Tuesday, January 6, 2009

Travel back to 1942

My New Year's resolution for 2008 was to read The Art of Eating, by M.F.K. Fisher.  A compendium of her writings on food from 5 previous books.  I've failed at finishing it in one year -- I have a tendency to read one essay then put it down then read another.  I've, sadly, spent more time last year with it being put down than reading.  But I'm determined to finish it this year, along with The Odyssey by Homer. 

One of the books that this includes is How to Cook a Wolf, teaching people to cook well using the ration books that they received in war time. It somehow seems appropriate in our current financial crisis mode.  So, I've been turning down corners and saying, "I've gotta make this." So today I did.

War Cake
M.F.K. Fisher

2 cups flour, white or whole wheat
1/4 teaspoon baking soda
2 teaspoons baking powder
1/2 cup shortening (bacon grease can be used, because of the spices which hide its taste)
1 teaspoon cinnamon
1 teaspoon other spices (cloves, mace, ginger..)
1 cup chopped raisins or other dried fruit (prunes, figs, etc.)
1 cup sugar, white or brown
1 cup water

Sift flour, soda and powder together.

Put remaining ingredients in a pan and bring to a boil. Cook five minutes. Cool thoroughly. Add the sifted dry ingredients and mix well. Bake 45 minutes or until done in a greased loaf pan in a 325 to 350 (F) oven.

Whenever I would ask my grandmother how to know if something was done, she'd say, "It feels done".  Not helpful to a little kid.  But as I was trying to talk to J about this cake, I was trying to explain why I was letting the cake cook a bit longer, after I touched it.  And I said, "It just doesn't feel done."  Grandma was right. 

This warm-spiced fruit-type cake is just that: warmly spiced with cinnamon, ginger and cloves that would have covered up any bacon taste, but I used butter instead.  What drew me to it was the fact that you boil the fat with the spices and sugar instead of creaming them together.  After you boil it for 5 minutes and let it cool completely it gets a bit syrupy. The dried fruits are softened and not the hard overly chewy bits in some fruitcakes.  This must also add to the overall moisture of this cake.  The texture is moist and dense.  Just lovely. It was a bit difficult to get out of the pans, but I think if you cool it completely, it will come out better.   Ms. Fisher says that the cake would keep well.  I can see my grandmother making something like this and wrapping it in wax paper.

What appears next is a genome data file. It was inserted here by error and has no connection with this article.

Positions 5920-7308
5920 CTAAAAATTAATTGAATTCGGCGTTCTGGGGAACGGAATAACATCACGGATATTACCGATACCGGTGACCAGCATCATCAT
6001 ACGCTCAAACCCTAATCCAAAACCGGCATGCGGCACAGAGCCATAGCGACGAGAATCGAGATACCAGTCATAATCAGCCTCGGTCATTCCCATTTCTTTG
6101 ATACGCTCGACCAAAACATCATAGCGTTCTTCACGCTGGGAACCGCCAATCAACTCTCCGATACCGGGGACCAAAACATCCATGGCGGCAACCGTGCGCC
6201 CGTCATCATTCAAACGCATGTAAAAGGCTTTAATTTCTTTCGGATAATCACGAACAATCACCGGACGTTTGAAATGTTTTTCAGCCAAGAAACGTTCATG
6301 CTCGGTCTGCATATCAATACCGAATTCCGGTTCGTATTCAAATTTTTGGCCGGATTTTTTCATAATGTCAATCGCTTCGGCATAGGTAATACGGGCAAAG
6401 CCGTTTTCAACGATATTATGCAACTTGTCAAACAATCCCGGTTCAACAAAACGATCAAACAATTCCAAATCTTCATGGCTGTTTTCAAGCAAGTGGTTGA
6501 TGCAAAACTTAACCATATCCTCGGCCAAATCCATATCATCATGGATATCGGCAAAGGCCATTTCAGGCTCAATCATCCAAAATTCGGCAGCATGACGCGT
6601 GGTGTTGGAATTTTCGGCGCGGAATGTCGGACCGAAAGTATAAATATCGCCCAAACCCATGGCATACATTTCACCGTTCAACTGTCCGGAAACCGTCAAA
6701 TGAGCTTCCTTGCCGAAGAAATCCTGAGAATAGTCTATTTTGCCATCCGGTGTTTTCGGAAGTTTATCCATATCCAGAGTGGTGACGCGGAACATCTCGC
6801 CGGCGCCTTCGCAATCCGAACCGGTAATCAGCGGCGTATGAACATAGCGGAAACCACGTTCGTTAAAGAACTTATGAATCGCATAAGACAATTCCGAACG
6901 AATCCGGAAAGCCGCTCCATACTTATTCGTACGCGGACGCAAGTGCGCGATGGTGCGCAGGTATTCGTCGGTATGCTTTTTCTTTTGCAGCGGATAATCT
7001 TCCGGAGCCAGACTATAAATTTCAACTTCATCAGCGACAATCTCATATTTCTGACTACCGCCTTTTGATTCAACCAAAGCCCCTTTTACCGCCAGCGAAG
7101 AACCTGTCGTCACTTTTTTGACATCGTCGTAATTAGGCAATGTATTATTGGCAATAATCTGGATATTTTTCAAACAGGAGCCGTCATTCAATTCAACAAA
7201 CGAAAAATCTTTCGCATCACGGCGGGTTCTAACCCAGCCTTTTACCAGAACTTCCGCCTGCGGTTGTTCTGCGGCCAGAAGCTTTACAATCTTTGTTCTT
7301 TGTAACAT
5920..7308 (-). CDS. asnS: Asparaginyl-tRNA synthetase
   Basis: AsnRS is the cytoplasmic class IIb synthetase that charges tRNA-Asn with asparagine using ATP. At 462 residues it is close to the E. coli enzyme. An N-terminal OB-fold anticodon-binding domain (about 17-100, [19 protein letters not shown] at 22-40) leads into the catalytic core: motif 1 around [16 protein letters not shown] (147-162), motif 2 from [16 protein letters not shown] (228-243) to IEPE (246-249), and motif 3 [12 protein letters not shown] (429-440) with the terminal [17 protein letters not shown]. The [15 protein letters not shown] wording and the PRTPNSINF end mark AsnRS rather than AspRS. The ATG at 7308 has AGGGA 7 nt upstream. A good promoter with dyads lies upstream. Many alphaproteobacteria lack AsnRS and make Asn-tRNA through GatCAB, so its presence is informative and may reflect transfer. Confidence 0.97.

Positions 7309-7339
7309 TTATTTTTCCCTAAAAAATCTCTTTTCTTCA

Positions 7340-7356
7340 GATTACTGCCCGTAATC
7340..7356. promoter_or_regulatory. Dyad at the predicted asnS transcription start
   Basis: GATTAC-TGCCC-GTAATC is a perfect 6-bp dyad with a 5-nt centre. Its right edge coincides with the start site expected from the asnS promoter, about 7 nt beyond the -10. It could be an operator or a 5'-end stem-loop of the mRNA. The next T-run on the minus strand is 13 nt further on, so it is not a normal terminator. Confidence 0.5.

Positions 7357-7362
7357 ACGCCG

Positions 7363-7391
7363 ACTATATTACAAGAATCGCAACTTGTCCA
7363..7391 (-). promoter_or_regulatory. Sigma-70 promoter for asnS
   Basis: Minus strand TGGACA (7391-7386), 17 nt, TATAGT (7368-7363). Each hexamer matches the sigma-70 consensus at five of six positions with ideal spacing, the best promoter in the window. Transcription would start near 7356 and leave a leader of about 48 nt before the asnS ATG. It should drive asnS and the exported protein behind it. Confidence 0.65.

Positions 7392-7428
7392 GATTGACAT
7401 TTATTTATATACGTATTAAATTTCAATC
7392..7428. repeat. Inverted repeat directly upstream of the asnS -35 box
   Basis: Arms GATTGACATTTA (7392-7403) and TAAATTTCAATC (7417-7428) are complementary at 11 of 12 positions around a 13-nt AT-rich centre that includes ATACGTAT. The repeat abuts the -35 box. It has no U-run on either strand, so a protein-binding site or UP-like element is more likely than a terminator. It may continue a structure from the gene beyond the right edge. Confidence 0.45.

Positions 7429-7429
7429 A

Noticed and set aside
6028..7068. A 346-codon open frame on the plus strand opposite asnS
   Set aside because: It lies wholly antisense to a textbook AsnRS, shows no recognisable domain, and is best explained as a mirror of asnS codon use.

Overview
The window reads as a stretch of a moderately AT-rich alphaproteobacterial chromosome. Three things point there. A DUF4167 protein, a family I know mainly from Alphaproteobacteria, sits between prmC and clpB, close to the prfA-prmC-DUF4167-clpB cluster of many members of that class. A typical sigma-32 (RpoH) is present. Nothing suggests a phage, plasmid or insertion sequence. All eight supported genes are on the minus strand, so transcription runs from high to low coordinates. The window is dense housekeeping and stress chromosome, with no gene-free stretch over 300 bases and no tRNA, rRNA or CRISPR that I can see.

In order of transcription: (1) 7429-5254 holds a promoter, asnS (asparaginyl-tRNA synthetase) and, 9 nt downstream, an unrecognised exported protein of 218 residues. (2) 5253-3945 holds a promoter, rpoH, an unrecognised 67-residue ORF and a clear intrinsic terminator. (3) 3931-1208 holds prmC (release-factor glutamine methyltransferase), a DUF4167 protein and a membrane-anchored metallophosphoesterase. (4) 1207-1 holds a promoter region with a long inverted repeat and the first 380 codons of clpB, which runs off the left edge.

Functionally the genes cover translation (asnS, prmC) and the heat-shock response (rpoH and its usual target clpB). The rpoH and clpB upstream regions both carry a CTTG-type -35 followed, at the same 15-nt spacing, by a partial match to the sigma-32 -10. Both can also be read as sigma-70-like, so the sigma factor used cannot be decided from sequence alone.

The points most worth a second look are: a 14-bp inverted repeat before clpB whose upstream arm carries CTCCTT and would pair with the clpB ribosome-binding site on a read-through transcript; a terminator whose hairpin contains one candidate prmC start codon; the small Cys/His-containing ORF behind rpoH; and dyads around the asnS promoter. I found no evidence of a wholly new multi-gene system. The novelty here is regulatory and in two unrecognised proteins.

Full disclosure:  The photo included here is from my second try at making this cake. I bet my grandmother never left her cake in the oven to begin working on her blog like I did.  This time, I doubled the recipe and as you can tell, we liked it so much we didn't wait to take a picture, we just dove right it.  Luckily we have one in the freezer.  (Please notice the cake plate: a gift from my Mother and Father-in-laws.  A wedding gift to them, and the best "re-gifted" Christmas gift I've ever received.)

Until I started to read How to Cook a Wolf, I always wondered why my Grandma had a jar of bacon grease on the stove -- Now, I realize now that she was born in 1899 and was 29 when the Depression hit and old habits are hard to break.


Janet said...

Actually, rendered bacon fat has very little taste so long as you don't over cook the bacon. I tried using it as the fat in waffles one time thinking that -OMG, bacon IN the waffle!!! Yeah!! However, they just tasted like waffles- big bummer.
My Dad's mom was a saver- Depression era habit- and was always careful to cook bacon without too much browning so the saved fat could be used for biscuits, etc.

Robb said...

I don't remember everything tasting of bacon growing up and after reading this wondered why. My grandmother must have done the same thing.

Now, if we can find a way to put bacon in the waffles....

Maxine said...

Hi Robb - I (of all people) was put in charge of recipes for my company newsletter and included the recipe for the War Cake. I haven't made it (ok - I will really), but the story alone was interesting enough for the entry. Thanks so much :-)